Grandfather’s native place becomes a home far away from home

March 16, 2017 - 17:37

In February, I finally realised the dream that I had nurtured for several years: travel in Việt Nam and discover the country of my maternal grandfather.

Togetherness: A couple fishing in Ninh Bình.— Photo by Lucie Martin
Viet Nam News

By Lucie Martin

In February, I finally realised the dream that I had nurtured for several years: travel in Việt Nam and discover the country of my maternal grandfather.

My grandfather left HCM City for France in 1944 and married my French grandmother after he arrived there. He died when I was just one, and I was not able to learn much about Việt Nam through stories he would’ve wanted to tell me. However he had made a lot of paintings on Việt Nam during his time in France. And the beauty of these paintings evoked a strong desire in me to see Việt Nam.

Even after his death, my family kept the tradition of cooking several Vietnamese traditional dishes. And the Vietnamese dish that we cook the most often, is nem (fried spring rolls).  I also learned how to cook nem from my mother.

In good cheer: Street vendors in Huế City.— Photo by Lucie Martin

I arrived in Việt Nam, the country that has always intrigued me, armed with a passion for photography and travelling on my own.

It was with great joy that I discovered this beautiful country with a welcoming people, a cuisine full of flavour and wonderful landscapes. 

I’ve been to all the different regions of Việt Nam, from the North to the Centre and the South. Each region is different with its own culinary specialties, landscapes and culture. You never get tired of going from city to city and contemplating all that.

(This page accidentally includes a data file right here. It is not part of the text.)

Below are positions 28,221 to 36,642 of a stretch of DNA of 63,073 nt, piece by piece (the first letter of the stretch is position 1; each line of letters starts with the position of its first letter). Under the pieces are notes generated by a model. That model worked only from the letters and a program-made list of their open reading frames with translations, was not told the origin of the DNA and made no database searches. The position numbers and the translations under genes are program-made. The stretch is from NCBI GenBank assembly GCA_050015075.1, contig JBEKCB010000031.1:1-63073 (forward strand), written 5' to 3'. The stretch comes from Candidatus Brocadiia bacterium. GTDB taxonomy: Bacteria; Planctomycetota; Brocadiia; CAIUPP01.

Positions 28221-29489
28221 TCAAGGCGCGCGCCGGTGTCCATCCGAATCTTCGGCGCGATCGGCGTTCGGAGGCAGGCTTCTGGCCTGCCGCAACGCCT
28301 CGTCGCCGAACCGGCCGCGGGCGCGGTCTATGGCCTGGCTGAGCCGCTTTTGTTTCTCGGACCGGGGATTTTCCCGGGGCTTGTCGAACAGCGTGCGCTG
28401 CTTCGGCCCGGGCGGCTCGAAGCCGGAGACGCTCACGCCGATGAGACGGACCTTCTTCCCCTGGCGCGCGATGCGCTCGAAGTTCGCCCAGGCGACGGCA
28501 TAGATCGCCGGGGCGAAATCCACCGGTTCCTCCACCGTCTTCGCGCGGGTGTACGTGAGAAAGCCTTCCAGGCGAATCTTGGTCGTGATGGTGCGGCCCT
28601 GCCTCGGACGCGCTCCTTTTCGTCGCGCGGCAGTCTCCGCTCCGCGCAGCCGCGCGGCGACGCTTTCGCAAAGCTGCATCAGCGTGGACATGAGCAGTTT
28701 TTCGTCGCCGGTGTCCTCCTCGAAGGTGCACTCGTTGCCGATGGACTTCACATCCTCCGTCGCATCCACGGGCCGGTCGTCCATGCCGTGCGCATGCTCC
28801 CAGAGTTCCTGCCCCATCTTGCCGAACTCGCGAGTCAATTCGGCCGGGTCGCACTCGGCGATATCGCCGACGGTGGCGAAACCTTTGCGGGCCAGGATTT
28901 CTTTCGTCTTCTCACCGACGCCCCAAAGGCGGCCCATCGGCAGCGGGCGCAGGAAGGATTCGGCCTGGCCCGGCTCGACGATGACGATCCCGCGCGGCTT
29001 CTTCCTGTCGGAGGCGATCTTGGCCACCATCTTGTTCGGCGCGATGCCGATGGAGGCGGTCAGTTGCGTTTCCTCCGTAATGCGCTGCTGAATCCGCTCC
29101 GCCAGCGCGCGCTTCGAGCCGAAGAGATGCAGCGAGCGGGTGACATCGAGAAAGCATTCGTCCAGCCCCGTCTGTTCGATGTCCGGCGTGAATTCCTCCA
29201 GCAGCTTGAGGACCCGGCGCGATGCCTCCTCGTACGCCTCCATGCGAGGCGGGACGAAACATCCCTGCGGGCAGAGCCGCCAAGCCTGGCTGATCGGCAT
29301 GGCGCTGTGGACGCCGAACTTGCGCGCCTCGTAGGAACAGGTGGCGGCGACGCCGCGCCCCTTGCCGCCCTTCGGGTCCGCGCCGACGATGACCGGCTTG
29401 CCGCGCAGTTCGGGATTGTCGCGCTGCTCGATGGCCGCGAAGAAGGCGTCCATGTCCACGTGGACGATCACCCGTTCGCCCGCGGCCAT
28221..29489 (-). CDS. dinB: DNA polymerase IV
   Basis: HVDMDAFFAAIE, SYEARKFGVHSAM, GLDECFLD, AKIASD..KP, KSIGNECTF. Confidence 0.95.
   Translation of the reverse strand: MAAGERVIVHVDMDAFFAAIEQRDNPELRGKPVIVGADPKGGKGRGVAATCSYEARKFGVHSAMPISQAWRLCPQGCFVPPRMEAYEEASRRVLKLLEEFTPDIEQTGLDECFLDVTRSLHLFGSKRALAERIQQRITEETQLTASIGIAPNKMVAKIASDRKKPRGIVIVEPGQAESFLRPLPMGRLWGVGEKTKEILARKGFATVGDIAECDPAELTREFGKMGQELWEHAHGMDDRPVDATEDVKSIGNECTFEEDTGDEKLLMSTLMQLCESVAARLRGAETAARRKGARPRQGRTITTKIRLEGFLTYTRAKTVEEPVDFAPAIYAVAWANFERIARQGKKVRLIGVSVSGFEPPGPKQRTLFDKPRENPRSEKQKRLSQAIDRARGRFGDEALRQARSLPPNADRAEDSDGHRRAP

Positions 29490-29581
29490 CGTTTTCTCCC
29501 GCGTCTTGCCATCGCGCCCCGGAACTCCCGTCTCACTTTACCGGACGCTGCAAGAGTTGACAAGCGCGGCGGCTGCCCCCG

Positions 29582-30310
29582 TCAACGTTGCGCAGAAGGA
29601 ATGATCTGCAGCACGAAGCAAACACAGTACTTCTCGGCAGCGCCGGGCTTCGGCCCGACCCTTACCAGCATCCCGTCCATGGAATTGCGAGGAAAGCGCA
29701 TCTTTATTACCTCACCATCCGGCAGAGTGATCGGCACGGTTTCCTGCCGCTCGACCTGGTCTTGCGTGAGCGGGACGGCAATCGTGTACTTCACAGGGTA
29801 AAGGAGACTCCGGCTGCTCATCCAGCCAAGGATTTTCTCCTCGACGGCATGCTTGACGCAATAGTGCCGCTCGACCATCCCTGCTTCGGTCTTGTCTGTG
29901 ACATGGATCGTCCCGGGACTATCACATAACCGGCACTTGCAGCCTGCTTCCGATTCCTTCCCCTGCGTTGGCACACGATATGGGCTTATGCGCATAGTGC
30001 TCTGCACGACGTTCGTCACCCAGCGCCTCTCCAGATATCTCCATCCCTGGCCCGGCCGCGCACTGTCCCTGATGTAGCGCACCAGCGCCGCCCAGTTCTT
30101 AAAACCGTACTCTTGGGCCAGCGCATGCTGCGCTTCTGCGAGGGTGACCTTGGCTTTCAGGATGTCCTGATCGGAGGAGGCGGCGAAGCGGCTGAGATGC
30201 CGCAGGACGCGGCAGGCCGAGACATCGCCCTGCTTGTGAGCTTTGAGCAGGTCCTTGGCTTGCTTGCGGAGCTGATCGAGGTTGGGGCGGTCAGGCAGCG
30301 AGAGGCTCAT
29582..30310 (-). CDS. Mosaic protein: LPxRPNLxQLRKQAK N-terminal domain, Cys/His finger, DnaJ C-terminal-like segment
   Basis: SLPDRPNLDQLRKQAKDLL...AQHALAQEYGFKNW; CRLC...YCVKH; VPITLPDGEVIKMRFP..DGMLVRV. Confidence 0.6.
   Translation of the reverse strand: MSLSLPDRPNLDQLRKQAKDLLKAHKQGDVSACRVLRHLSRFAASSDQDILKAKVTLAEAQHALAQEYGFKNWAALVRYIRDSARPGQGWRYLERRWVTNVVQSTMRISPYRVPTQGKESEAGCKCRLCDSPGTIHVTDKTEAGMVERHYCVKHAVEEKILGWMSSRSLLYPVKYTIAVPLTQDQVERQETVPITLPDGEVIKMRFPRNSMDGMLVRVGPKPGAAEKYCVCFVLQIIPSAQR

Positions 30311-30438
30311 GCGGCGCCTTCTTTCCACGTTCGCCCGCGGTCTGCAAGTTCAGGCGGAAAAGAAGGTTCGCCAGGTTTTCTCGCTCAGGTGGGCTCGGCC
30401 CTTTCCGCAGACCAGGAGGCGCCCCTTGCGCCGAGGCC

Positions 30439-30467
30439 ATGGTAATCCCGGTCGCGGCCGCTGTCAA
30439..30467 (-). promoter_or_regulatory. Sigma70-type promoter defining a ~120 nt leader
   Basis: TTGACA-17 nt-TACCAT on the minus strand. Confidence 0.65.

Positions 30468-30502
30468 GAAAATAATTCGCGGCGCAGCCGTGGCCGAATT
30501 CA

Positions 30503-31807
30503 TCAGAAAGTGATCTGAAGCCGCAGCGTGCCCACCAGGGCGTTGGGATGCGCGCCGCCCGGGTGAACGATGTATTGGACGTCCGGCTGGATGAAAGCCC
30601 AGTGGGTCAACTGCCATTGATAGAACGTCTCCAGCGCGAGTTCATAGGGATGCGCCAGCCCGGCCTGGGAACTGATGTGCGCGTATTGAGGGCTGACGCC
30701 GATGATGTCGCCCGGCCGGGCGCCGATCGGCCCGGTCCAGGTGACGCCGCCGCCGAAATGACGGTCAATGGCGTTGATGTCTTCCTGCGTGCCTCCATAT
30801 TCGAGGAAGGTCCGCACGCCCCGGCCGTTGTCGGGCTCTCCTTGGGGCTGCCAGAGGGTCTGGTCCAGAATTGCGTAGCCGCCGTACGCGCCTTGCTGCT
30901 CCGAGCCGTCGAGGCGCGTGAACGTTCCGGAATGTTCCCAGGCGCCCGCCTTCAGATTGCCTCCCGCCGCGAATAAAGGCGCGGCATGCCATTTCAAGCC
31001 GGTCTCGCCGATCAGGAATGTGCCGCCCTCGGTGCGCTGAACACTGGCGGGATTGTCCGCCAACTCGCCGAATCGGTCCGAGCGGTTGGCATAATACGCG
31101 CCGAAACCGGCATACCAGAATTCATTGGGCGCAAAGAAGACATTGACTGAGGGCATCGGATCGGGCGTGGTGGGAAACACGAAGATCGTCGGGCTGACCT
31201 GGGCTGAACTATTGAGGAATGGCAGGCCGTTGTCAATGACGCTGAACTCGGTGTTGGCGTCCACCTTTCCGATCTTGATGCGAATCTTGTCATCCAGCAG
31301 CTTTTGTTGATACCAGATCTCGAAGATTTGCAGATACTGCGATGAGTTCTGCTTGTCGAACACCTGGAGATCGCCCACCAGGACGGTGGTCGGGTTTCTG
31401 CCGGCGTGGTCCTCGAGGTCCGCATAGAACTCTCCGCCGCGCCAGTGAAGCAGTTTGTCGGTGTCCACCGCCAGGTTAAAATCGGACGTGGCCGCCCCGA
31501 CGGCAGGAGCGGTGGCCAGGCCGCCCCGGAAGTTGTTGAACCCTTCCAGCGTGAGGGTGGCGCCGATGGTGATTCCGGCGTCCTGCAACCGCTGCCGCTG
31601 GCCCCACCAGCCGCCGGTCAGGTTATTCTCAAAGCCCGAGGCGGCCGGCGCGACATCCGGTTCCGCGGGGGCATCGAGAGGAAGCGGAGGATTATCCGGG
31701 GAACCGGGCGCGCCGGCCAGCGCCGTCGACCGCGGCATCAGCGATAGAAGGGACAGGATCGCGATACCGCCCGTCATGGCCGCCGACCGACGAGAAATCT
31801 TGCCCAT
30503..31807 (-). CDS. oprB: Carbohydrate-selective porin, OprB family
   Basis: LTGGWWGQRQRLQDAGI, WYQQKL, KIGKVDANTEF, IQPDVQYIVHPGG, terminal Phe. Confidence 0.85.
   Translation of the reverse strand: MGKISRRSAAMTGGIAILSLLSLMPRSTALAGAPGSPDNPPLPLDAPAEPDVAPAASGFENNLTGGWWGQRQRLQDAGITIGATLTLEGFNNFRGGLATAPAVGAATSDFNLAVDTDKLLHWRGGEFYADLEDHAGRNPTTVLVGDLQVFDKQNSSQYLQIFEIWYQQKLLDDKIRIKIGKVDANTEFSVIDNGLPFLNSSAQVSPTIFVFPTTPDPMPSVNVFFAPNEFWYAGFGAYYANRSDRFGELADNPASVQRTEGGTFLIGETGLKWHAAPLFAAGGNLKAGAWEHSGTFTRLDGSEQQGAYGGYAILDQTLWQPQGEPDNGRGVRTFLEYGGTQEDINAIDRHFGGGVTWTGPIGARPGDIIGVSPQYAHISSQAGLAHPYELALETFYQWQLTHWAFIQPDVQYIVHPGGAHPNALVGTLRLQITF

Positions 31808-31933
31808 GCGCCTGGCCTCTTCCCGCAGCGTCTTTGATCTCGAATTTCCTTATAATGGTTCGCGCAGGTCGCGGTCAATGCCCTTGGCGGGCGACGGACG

Việt Nam has welcomed me warmly. Since my first day here, I have never felt lonely. 

Making a move: Hanoians learn how to dance on the street.— Photo by Lucie Martin

I remember, when I first landed on Vietnamese territory, Hà Nội, I took a taxi from the airport to get to the city centre. The very friendly driver offered me some sweetened pastries. He didn’t speak English very well, and I don’t either. However, we started trying to communicate with a few words. And he taught me some vocabulary with good intonation in Vietnamese. It was a very funny moment! I understood then that my trip would go well, with such kind and generous people. 

My trip has been enriched by other beautiful meetings with local people. They were always smiling and ready to engage with me. 

Welcoming: Lucie Martin (first right) with Ninh Bình residents.

From Hà Nội to Huế city, I took a 14-hour train in a coach where I was the only foreign tourist.  But I didn’t feel insecure.  Local people that I met on the train put me at ease, offered me things to eat and drink, and chatted with me. 

One day, when I visited a judo centre in Đà Lạt, I told the instructor that I’d also practiced judo in France. He nicely invited me a coffee after his lesson. 

Such encounters are many, and I cherish very much the moments I’ve spent with local people here. 

Being in Việt Nam, I get the feeling that I am at home. It has become my home far away from my house in France. — VNS